It's really the next evolution in my mind for the credit derivative market. The credit derivative market got itself very big. We've had the issues in the credit space. Now with ICE Trust centralized clearing, at the moment I think that's mostly just indexes and I think it's just mostly the big pints putting their existing books in there.

But as we go forward, I think that what we've got now is the basis for a new solid credit derivative market. So we've got a situation where the credit derivatives only represent about 13% of our revenues at this point in time whereas a year ago they represented 26% of our revenues.

Meanwhile credit as a sector is still our largest sector representing 38% of revenues, but as we look out forward, we think that there's opportunity in both sectors for us both in the cash and in the credit derivatives.

So I fully expect our trading volumes in credit derivatives to grow over the next year. I'm expecting to see volumes in credit derivatives be at least 30% to 40% higher by the first quarter of 2010.

Chris Allen – Pali Capital

Big bang was just a couple of weeks ago. Have you started to see activity pick up a little bit since then?

Michael Gooch

What I'm seeing is a lot of confidence in the market place amongst our brokers and our customers that things are going well. It doesn't affect us directly on the trading desk in terms of putting together deals.

What is going on behind the scenes with the contracts is really bank to bank. But in terms of us putting deals together, we're still just doing the same job, matching buyers and sellers of these credit derivatives.

They're just more standardized, more fungible and therefore from the customers' perspective, they're reducing counter party risk and are reducing the mismatches within the books, and I would just say that the general sentiment is positive and you'll see that our brokers are positive about how that is developing.

So that is why I believe that that will translate into growing trading volumes in credit derivatives.

Chris Allen – Pali Capital

Obviously you're making great progress on realizing some savings. The annualized savings of $18.5 million from the head count reduction, what's in the run rate right now or should we continue to see some benefits into next quarter and beyond? And also is there any more room to maneuver on the non compensation expense logs?

James Peers

On the comp line yes. We'll start seeing some of that come through in the remaining part of the year so I would think; right now we're currently at 66.7%. I don't want you to think that number is going to come down to the low 60% immediately, but will start coming down over time quarter after quarter.

At the same time, you've got to remember we have put on a lot of new heads in these newer areas that Micky was talking about earlier and so until we see how those start hitting the ground running, the ratio still might be up around 66%, 67% range for the next quarter or so.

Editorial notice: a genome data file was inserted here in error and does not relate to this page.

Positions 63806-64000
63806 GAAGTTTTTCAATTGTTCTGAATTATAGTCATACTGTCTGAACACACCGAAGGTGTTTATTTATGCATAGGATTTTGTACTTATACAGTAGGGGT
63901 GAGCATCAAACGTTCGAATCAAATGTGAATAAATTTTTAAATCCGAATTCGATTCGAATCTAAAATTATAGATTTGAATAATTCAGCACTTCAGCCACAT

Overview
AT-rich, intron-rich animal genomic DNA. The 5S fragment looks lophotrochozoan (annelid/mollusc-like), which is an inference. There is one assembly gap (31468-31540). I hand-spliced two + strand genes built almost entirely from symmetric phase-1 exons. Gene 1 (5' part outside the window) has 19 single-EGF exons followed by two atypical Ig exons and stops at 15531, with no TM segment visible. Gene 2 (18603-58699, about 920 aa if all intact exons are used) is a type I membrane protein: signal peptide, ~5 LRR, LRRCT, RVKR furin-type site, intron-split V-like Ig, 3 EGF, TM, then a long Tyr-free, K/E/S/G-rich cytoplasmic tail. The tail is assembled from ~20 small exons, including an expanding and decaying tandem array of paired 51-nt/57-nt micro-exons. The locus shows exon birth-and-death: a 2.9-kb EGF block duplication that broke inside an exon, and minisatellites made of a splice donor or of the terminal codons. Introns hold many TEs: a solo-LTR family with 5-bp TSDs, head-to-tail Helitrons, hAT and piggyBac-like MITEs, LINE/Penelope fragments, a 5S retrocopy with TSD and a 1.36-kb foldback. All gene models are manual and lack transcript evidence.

With regards to the other expenses, yes we continue to make progress on those. I think T&E is where we had a dramatic decrease and I'm hoping we can keep it at those levels. We also are looking though at how we cut our costs down in Clearing, but Clearing also is a function of the equity business so it's harder to predict.

But at the same time, we're also looking at how we better control our costs on communications/telecoms and quotes.

Michael Gooch

If I could just add, not all of our cost savings initiatives when we did a little bit more here in the first quarter, it takes a little while for some of that stuff to bleed through. So the improvement that you're seeing in our costs, and we've had this total of 143 back, middle and front office head reductions, that is still bleeding in. So that should improve.

And I also would say that if I am correct and we're seeing this trend of a moderation in the slowdown where the year over year revenue decline is decreasing, I think that by June/July we'll be down to maybe 15% to 17% year over year decline, and by year end fourth quarter, I think we could be actually back to positive year over year revenue growth.

I think in that situation, since we're working our way through the handful of bad contracts that we had with broker employees, and we're very diligently getting the unnecessary expense out of the business, I would say that that compensation percentage that's in that high 60's right now, if we increase year over year revenue growth by the fourth quarter, that number is going to be back down to 63% to 64% or something like that at worst I think.


Your next question comes from Dan Fannon – Jefferies.

Dan Fannon – Jefferies

Just to build on that last question, I was wondering have you been adjusting the pay outs or the cost structure with your current employees so when revenues do return are we going to be able to see greater margin expansion than we've seen in the past even when revenues were at higher level? I'm just trying to see if you're taking the opportunity today to kind of work out those pay outs that you pay your brokers to help you down the road.

Michael Gooch